31. It was stressed that the responsibility of implementing the Plan of Action rests with national governments. In this connection, some delegates expressed concern that a report synthesizing national reports would not have much meaning. They suggested that the CFS, in monitoring the Plan of Action, could review voluntary, country reports. Other delegates, while not objecting to a synthesised report, recommended that each country should make its individual report available to all other interested countries. It was also stressed that it was important that all countries should submit reports on the implementation of the Plan to make the CFS discussion at its 26th Session and beyond meaningful. As regards the content of national reports, it was suggested that each country would contribute fruitfully by providing examples and information on actions taken since the Summit, under the relevant commitments, from which lessons learned and best practices identified could be derived.

32. The Committee recognized that member countries are requested to report on follow-up actions to a number of other Summits and Conferences. Concern was expressed that multiplication of requests for reporting may overburden and fatigue member countries. The need for harmonizing indicators and for forging appropriate links to the existing monitoring and reporting in other relevant UN bodies, especially with regard to Commitments One and Two, was emphasized.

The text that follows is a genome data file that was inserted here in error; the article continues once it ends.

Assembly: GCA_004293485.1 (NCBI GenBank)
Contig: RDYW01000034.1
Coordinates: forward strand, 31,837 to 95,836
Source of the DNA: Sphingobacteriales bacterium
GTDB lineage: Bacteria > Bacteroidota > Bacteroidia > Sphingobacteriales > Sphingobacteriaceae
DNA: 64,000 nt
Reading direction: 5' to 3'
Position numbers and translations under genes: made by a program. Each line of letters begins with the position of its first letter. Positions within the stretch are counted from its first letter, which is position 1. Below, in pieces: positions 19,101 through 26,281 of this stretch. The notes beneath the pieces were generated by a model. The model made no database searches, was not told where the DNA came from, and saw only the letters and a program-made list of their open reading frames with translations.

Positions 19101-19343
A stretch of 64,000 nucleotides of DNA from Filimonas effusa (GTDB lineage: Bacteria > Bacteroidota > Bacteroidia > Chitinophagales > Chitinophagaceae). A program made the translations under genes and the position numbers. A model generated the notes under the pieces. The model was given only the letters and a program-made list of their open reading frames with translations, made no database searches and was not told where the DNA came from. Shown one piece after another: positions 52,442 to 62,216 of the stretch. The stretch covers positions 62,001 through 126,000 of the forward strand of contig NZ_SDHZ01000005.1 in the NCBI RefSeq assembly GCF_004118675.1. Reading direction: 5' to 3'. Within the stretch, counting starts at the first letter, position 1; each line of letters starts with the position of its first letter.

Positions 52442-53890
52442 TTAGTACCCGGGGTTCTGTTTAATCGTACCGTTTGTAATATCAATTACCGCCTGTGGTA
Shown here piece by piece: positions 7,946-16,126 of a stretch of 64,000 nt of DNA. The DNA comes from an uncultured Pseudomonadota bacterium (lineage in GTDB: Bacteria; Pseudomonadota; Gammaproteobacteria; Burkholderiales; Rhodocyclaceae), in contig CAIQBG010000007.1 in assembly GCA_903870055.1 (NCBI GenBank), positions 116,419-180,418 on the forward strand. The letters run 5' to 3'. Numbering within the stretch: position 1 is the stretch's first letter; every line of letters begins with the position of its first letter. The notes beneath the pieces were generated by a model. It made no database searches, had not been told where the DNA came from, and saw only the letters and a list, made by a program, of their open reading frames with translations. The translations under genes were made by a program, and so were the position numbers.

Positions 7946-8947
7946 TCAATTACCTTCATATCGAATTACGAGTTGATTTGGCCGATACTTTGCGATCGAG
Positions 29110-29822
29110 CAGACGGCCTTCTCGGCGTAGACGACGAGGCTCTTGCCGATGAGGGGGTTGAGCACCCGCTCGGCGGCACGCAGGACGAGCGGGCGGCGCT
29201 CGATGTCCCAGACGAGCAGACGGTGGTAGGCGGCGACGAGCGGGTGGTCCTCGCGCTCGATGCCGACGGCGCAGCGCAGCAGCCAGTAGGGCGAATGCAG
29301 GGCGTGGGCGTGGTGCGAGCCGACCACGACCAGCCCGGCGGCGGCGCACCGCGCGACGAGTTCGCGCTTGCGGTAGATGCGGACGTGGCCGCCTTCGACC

33. The Committee agreed that a standard set of indicators was needed to enable measurement of progress in the achievement of the WFS Plan of Action Objectives and for comparison of results in different countries. Delegates recalled that at the 24th Session of the Committee it was pointed out that FIVIMS should be used to follow-up the WFS Plan of Action. Several delegates emphasized the need to integrate information to be generated by FIVIMS in the reporting process.